If saving money isn’t your strong suit, don’t worry. Changing your money habits will have its challenges, but with a little effort, you can stop making so many unnecessary purchases and start building a sizable savings.
The first step is to think about your goals and priorities. Why do you want to save money? You might be looking for the security of an emergency fund, hoping to spend less time working, or preparing to buy a new car. Recognizing what’s important will help you get to a place where saving money seems only natural.
Next, examine your financial behaviors to determine what you need to change. Look at old credit card statements and bills, and ask yourself whether those purchases could be eliminated or reduced. In order to have enough money to draw on for your savings account, you need to keep the future in mind. Too many consumers live paycheck to paycheck, not necessarily because they have to but because they are impulse buyers.
If you don’t feel savvy enough to make the proper financial decisions, education is an important step. Read about personal finance, and take the opportunity to talk to people you know about money. Then, once you start prioritizing future needs over present wants, growing your saving account won’t be nearly as difficult.
Whether your savings journey is just starting out or you’re already a saver and want to keep it that way, these 12 tips will help keep you from backsliding into poor money habits.
1. Remember why saving is important to you
Here’s where your savings goals come in. Think about why you want to save money, and take every opportunity to remind yourself. Talk about it out loud. Write it down. Even if your goal is as simple as saving for a single vacation, keep it in the back of your mind as you go shopping or seek out money-saving opportunities in your daily life.
If your goal is to be a great saver in the long term, think about the financial freedom you will be gaining. It can be easy to concentrate on what you have to give up in order to save money, but if you shift your attitude to focus what you’ll get in return, it’s much easier to make the daily decisions needed to get there.
2. Hold yourself accountable
Budgets, spreadsheets, and shopping lists are enough to put the average consumer to sleep, but don’t be afraid to give this strategy a try. People who are already in the habit of jotting down notes or lists will likely be very successful making strict shopping lists and sticking to them. It doesn’t take much time, and it might save you the effort of trying to remember what you actually need when you get to a store.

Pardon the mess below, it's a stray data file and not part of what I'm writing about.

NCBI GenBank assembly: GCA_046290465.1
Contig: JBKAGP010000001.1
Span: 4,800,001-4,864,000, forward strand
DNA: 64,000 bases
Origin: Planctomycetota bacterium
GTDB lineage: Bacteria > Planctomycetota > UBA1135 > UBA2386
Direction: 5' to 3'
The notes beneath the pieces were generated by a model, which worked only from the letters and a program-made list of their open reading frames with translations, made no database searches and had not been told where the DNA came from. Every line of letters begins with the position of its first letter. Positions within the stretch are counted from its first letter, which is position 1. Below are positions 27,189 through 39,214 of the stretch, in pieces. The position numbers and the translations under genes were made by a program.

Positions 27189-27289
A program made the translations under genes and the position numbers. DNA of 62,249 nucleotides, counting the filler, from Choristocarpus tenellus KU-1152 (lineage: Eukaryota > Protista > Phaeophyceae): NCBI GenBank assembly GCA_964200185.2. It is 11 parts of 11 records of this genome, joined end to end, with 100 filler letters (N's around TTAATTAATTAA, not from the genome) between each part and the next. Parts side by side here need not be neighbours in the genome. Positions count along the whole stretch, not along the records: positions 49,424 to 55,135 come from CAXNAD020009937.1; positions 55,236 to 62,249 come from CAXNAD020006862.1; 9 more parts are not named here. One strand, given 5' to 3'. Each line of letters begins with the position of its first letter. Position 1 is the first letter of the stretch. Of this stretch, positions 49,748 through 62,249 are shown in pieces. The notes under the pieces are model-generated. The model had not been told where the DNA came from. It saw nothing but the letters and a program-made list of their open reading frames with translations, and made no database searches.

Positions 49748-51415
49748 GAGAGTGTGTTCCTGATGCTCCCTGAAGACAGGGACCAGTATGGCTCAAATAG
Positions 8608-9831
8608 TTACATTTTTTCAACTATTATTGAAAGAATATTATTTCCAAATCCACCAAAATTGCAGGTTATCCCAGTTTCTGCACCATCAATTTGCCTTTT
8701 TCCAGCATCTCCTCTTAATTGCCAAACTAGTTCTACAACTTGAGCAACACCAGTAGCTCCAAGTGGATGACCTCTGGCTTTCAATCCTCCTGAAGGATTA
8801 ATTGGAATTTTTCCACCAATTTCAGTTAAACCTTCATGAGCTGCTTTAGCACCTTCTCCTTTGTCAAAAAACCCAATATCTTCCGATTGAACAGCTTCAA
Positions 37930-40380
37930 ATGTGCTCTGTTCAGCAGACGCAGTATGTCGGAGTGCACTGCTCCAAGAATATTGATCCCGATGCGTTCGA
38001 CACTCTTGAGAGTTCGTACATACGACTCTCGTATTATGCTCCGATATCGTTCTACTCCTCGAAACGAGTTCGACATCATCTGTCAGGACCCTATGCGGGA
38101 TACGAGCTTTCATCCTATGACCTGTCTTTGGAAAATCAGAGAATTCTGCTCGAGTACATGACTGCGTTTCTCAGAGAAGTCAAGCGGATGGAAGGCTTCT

Once you make a reasonable budget for yourself, don’t stray from it. If anything, check it over once in a while, and find expenses to reduce or eliminate if possible. You can do the same thing with your grocery list before you start your shopping trip.
If you aren’t a list-maker, a more automated approach to budgeting might be helpful. Set up automatic deposits to your savings account and auto-pay for your bills and credit cards. Just make sure you monitor your accounts to ensure you always have sufficient funds for these transactions.
3. When you get a raise, don’t increase your spending
It might seem natural to start spending a little more after a promotion. Maybe you start eyeing a larger apartment or some high-end gadgets. The problem is a more expensive lifestyle could jeopardize your saving behavior. Think of a pay raise as an effortless way to speed up your savings. Keep living modestly, and put any extra income, whether it’s from a raise or an extra freelance gig, straight into your savings account.
Many advisers claim saving 10% to 15% of your income is sufficient no matter what tax bracket you’re in, but some personal finance writers advocate for saving as much as half of your income if you can. A more radical approach to saving could mean an early retirement or at least reaching your savings goal in a fraction of the time you expected.
The key is to be happy with what you already have, enjoy living simply, and look forward to the rewards of a disciplined money-saving mindset.
4. Create a vision board
Do you have trouble believing you can actually save the amount of money you’re hoping to save? It’s easier to reach a financial goal if you can see yourself accomplishing it. One way to do this is to create a financial vision board. This involves cutting out pictures of different financial goals you desire to reach. The pictures could be from your favorite magazines, newspapers, or even photos you’ve printed from the internet. If you can see your goal, you can achieve it.